World Zoonoses Day is celebrated on 6 July every year to highlight zoonotic diseases and measures to control them. It also offers an opportunity to take stock of policy debates around zoonoses and reflect on their development.
There have been considerable achievements in recent years in increasing the visibility of zoonotic disease on public policy agenda. Recent reporting on Ebola, nipah, and antimicrobial resistance (AMR) have all served to highlight the importance of zoonoses, their associations with poverty and the importance of building resilient health systems in mounting an effective response. The relatively rapid response to the recent Ebola outbreak, as well as the timely control of nipah in Kerala, India, have demonstrated that at least some of the lessons of 2014 have been learned.
A good portion of credit for promoting zoonoses discussions on public platforms must go to the One Health movement, whose proponents have been advocating close collaborations between animal, human and environment sectors.
But what explains the limited uptake of One Health where it matters most – within implementing agencies at international and national levels?
And, relatedly, what can we do to make the term relevant?
Most critiques of One Health appear to target the structural inadequacies of the One Health approach, focussing on institutional leadership and competing agendas. This though addresses only a part of the problem. The main challenges might actually lie in the following two ways in which the problems and solutions for zoonoses have been conceptualised by the approach itself.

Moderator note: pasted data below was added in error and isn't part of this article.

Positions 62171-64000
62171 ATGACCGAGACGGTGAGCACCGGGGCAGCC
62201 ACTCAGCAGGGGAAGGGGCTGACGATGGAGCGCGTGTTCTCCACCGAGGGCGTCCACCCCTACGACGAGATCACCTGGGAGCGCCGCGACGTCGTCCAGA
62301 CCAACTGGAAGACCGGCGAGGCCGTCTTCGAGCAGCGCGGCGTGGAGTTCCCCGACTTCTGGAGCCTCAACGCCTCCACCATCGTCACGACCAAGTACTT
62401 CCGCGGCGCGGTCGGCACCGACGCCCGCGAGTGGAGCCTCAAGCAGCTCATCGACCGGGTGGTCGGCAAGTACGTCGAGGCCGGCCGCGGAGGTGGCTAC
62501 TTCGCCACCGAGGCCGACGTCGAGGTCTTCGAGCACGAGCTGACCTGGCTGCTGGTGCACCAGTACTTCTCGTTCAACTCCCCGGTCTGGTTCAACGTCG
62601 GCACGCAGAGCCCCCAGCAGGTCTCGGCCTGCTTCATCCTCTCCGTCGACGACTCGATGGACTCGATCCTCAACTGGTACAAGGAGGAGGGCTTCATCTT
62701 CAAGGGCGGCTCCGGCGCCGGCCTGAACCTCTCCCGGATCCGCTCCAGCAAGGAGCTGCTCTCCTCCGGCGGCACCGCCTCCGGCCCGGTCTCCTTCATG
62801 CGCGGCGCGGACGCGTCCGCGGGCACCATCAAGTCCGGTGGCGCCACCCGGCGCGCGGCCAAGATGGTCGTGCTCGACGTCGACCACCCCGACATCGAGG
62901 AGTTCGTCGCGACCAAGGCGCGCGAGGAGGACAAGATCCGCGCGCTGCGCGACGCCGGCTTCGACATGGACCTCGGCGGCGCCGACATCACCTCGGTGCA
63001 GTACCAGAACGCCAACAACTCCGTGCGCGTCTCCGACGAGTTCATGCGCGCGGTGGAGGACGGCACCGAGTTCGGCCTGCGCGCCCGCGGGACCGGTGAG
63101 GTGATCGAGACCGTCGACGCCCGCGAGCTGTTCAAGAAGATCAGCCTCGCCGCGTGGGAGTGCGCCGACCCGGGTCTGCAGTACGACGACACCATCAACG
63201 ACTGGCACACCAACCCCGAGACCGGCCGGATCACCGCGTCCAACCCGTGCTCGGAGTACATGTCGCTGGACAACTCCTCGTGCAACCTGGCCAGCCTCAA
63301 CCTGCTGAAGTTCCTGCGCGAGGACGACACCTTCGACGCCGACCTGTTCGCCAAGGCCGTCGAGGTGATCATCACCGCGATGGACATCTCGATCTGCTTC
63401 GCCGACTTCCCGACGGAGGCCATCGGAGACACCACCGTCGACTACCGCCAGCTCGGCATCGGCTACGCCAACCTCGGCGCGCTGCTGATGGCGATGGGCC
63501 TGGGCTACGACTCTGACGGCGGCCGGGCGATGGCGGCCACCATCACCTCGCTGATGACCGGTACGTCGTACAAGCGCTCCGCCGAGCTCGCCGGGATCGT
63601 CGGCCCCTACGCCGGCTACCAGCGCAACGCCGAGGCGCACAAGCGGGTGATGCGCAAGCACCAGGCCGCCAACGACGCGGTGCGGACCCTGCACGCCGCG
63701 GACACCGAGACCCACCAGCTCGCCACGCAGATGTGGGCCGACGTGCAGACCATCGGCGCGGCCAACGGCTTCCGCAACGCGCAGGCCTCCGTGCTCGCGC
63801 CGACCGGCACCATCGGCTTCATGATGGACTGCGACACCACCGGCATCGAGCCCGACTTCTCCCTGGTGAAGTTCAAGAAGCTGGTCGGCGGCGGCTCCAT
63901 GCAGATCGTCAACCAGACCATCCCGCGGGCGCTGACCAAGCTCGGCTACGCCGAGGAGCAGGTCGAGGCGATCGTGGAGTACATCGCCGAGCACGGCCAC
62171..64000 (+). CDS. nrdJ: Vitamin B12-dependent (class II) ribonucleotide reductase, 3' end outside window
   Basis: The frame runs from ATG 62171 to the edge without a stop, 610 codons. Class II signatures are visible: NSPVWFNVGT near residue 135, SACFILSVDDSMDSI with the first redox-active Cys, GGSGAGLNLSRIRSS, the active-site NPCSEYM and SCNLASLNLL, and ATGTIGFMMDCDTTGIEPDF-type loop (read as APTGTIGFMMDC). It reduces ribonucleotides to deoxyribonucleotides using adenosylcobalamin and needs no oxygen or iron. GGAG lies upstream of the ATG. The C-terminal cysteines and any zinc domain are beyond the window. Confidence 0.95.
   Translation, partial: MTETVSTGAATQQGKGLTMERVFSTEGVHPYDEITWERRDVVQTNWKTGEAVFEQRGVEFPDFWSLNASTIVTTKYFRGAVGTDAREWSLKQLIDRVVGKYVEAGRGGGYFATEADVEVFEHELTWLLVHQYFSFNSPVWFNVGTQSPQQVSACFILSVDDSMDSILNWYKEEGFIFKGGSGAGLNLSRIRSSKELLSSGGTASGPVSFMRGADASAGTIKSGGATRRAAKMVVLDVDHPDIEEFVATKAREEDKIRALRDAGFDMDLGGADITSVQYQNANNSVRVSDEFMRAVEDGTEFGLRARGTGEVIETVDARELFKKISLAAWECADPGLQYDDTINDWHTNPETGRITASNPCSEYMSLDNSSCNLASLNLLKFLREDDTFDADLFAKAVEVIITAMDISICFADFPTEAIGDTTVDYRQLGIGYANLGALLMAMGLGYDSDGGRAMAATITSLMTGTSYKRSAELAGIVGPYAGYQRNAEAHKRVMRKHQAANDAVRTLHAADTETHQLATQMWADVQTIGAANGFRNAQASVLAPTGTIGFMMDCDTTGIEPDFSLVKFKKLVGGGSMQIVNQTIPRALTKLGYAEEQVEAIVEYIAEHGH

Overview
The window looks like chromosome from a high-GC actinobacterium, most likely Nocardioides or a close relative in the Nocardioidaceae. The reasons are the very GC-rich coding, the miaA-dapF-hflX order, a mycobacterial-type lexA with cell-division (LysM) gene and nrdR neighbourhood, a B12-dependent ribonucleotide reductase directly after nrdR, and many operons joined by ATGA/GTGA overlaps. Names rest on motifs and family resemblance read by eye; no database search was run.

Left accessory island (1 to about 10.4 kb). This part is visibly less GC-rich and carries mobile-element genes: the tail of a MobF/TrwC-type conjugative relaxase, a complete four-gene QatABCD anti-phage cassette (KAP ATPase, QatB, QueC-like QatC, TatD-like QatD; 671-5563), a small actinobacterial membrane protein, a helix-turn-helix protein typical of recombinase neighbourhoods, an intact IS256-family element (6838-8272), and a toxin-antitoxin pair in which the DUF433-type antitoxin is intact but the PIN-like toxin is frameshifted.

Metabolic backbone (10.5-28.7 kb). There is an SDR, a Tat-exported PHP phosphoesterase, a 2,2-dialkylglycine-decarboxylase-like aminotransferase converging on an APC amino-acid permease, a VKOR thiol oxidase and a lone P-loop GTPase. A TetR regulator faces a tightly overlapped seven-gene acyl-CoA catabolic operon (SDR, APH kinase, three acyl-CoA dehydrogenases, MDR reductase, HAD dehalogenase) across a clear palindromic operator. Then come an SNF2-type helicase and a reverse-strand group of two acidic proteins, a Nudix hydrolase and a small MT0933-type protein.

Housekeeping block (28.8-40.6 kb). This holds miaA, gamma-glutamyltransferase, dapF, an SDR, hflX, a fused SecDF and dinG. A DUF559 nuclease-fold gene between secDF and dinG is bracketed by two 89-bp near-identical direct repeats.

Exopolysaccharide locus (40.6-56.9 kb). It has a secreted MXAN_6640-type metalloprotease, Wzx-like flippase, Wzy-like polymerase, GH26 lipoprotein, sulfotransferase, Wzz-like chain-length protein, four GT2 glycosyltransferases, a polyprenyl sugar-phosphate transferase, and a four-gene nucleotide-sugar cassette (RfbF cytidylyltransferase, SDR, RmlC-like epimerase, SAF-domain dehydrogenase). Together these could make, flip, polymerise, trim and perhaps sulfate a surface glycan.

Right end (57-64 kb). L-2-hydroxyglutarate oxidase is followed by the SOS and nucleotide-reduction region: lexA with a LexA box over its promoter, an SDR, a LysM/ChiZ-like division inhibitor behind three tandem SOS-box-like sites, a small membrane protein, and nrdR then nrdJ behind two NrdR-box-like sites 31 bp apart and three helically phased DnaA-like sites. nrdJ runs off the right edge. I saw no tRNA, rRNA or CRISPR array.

Rethinking the pandemic focus
Firstly, from its initial days, One Health approach framed zoonotic diseases almost exclusively as (re)emerging and outbreak-prone diseases, resulting in infectious diseases being viewed as a threat to global health security. Unsurprisingly, the single-minded focus of One Health on emerging infections that ignored local health challenges meant that it was seen to be addressing problems of economically advanced nations with instrumental use of the approach for interventions in poorer countries. This is not helped by the fact that zoonoses researchers have consistently displayed a disconnect with policy realities.
(Incidentally, while on the topic of representation, an IDS colleague analysed the representativeness of a One Health Congress, finding it overwhelmingly male, elderly and white. While the One Health Congresses continue to be well attended despite their short history, might the fact that all the Congresses have been held in high-income countries, or been organised piggyback on another conference, be an indication of limited ownership of the approach in the global South?)
A large share of current One Health funding is allocated to research aiming to predict the emergence of pandemic strains. It is easy to overlook the fact that ‘detecting pandemics‘ is logically just a first step towards preventing and controlling potential pandemics. Consequently, there is an emerging school of thought that advocates stepping away from studying novel pathogens among wildlife to strengthening surveillance at livestock-human interface.